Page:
Color objects can control
programmatically, which means you can create dynamically colored
elements in your movies. You can change background colors, animate
colors over gradations, and allow user control over colors (with
sliders, buttons, and so on).
To work effectively with colors, you must understand how to specify color values. ActionScript colors have four parts: red, green, blue, and alpha (or transparency). For the color components—each ranging in value from 0 to 255 (in standard, decimal format)—higher numbers mean brighter colors. When red, green, and blue are all 0, the resulting color is black. When red, green, and blue are all 255, the resulting color is white. When red, green, and blue are all equal, the resulting color is a shade of gray.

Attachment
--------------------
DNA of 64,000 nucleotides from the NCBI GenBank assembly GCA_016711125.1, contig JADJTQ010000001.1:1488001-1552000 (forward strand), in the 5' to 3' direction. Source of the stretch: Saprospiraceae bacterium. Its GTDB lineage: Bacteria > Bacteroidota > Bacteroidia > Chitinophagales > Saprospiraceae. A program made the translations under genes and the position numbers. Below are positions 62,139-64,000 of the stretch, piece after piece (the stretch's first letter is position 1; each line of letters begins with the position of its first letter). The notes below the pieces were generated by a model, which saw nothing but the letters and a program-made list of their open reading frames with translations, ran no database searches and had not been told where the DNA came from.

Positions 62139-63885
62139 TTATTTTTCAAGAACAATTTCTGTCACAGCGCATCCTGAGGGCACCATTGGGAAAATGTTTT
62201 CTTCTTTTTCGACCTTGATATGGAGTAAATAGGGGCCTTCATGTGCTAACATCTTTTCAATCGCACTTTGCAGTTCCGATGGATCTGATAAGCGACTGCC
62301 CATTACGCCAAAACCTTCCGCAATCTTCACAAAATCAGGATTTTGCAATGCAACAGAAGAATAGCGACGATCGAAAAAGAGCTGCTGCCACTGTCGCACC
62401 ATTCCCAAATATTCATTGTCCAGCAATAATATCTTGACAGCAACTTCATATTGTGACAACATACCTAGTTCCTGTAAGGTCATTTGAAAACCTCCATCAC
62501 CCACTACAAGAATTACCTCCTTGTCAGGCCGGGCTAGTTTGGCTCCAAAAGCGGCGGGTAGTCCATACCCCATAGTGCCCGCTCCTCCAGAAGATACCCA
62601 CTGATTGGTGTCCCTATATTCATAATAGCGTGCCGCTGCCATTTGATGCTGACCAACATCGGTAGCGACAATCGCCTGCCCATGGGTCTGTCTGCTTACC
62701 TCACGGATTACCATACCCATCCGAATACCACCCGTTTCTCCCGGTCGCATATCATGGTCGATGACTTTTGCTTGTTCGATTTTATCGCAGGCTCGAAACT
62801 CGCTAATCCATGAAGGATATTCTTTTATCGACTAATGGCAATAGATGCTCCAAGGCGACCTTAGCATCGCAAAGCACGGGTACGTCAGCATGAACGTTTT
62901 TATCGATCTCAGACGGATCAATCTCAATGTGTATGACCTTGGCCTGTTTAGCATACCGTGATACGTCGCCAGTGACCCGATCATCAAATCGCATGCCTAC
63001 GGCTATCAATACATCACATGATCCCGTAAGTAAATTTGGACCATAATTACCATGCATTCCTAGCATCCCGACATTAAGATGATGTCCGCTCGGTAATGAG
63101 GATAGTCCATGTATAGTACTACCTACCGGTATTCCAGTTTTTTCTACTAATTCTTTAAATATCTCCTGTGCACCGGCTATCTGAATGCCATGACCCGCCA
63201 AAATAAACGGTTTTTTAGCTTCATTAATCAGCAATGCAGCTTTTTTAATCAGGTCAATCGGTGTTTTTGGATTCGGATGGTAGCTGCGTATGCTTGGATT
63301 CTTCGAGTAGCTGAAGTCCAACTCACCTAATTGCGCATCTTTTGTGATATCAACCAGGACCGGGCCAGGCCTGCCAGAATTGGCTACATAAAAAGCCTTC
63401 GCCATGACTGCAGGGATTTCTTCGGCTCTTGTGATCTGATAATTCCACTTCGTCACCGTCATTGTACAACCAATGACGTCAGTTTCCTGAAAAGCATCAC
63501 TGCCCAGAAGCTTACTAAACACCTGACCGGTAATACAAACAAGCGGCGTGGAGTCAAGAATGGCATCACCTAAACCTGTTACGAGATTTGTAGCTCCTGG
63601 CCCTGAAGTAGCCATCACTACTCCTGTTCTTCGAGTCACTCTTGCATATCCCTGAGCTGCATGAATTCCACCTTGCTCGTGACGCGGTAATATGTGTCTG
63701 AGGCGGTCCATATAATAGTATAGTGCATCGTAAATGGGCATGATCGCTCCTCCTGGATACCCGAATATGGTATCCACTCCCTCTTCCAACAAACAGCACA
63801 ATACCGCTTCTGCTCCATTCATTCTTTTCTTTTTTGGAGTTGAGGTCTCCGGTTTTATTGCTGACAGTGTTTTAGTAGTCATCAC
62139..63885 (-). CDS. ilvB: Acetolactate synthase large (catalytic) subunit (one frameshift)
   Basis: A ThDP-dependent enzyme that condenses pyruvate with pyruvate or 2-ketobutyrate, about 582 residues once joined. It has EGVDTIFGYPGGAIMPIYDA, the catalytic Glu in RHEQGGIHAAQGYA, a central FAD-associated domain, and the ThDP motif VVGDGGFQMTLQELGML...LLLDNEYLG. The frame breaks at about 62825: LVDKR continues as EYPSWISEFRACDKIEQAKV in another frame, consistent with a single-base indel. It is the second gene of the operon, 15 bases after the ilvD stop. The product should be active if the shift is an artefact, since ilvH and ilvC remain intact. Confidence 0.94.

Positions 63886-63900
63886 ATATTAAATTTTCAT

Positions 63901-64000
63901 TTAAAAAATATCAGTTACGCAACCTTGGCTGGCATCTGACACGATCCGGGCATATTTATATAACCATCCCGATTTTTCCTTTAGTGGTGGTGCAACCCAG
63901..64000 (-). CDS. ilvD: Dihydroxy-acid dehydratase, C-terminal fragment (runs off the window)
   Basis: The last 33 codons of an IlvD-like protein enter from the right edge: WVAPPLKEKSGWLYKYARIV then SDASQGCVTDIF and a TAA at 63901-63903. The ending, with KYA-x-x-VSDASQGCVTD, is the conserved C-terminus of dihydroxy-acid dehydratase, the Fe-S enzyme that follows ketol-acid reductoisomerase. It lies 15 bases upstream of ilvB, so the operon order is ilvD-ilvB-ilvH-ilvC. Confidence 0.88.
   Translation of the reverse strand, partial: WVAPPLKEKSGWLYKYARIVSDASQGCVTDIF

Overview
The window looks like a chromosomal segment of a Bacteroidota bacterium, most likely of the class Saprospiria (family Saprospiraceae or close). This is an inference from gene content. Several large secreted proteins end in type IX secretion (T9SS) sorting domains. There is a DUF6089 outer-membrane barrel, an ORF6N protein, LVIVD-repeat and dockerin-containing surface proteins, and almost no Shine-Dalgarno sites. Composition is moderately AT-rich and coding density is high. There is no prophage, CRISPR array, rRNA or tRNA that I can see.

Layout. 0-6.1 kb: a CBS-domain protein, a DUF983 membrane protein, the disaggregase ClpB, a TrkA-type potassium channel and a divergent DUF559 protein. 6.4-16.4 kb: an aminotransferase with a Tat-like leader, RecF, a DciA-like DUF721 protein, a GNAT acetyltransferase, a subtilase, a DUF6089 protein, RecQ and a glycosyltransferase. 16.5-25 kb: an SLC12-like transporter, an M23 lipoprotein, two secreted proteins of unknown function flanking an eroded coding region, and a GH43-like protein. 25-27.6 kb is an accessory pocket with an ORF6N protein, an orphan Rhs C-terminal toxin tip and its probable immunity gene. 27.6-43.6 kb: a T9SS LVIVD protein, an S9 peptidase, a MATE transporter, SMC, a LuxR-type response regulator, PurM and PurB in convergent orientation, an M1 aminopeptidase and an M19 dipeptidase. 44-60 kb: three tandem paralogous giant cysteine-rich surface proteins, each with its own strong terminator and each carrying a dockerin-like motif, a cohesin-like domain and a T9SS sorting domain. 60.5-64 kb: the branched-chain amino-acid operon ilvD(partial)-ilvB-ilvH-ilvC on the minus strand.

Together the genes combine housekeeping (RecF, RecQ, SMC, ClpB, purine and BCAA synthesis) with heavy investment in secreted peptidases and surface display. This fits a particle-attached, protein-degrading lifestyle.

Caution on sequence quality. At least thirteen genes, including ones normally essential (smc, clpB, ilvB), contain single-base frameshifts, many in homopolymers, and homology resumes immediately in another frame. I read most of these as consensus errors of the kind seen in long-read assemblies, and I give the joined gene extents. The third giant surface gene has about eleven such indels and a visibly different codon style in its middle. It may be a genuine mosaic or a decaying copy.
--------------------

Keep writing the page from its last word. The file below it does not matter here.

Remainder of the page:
The alpha value determines the transparency: a value of 0 is
completely transparent, and the maximum value, which depends on the
method or property used to set the alpha value, is fully opaque. The
maximum value for alpha is 100 when specified using the
_alpha property; the maximum alpha value is 255
when specified as part of a color transformation along with RGB
For example, a pure blue, fully opaque color would have the following components:
Red: 0, Green: 0, Blue: 255, Alpha: 255
For colors in which you don’t want to change the alpha (which defaults to the value set for the object during authoring) you can represent the RGB parts as a single value ranging from 0 to 16777215, but using ...